Although one could never say that there is one way to write historical fiction, this book certainly does it correctly. The core of this story is a group of families living along the California coast in the 1970s. The men work in the logging industry while the women raise the families. At first the story seems to focus just on the families, however, the early environmental movement, and the use of DDT gradually work their way into the plot in a way that feels natural and real. If you've been a bit perplexed by the popularity of Where the Crawdads Sing, you might prefer this book instead.
“Colleen and Rich Gundersen are raising their young son, Chub, on the rugged California coast. It’s 1977, and life in this Pacific Northwest logging town isn’t what it used to be. For generations, the community has lived and breathed timber; now that way of life is threatened.
Colleen is an amateur midwife. Rich is a tree-topper. It’s a dangerous job that requires him to scale trees hundreds of feet tall—a job that both his father and grandfather died doing. Colleen and Rich want a better life for their son—and they take steps to assure their future. Rich secretly spends their savings on a swath of ancient redwoods. But when Colleen, grieving the loss of a recent pregnancy and desperate to have a second child, challenges the logging company’s use of the herbicides she believes are responsible for the many miscarriages in the community, Colleen and Rich find themselves on opposite sides of a budding conflict. As tensions in the town rise, they threaten the very thing the Gundersens are trying to protect: their family.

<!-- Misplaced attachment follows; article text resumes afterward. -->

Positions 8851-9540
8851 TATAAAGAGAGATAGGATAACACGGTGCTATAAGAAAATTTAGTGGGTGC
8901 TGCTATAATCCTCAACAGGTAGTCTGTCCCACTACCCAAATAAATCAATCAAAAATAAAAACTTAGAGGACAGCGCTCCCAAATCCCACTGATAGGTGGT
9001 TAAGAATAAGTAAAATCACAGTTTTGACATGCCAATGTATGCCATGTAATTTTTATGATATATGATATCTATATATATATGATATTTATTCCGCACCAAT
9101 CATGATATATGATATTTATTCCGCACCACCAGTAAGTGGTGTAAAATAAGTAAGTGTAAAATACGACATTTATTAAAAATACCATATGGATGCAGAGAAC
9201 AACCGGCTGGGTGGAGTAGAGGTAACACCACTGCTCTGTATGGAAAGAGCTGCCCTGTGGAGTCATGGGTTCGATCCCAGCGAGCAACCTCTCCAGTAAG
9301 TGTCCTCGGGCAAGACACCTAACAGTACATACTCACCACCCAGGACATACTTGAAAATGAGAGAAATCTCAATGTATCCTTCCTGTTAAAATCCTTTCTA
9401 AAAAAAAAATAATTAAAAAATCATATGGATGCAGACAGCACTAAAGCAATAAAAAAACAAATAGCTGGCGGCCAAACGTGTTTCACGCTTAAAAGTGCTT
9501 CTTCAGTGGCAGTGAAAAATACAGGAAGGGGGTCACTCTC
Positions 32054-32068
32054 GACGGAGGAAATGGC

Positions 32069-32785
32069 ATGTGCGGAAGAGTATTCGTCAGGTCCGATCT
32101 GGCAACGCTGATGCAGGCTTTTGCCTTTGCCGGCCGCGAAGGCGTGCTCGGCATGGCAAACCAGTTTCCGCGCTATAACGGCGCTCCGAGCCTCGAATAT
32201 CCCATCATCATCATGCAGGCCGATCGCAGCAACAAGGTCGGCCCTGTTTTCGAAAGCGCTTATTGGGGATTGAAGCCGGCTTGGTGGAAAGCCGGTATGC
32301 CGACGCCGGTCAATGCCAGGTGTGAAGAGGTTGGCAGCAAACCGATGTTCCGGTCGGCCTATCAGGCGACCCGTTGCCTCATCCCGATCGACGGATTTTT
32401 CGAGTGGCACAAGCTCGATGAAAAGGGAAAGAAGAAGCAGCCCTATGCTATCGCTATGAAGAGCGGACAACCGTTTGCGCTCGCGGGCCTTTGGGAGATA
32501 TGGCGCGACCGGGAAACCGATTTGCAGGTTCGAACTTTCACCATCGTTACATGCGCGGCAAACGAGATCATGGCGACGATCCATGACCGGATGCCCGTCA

Told in prose as clear as a spring-fed creek, Damnation Spring is an intimate, compassionate portrait of a family whose bonds are tested and a community clinging to a vanishing way of life. An extraordinary story of the transcendent, enduring power of love—between husband and wife, mother and child, and longtime neighbors. An essential novel for our times.”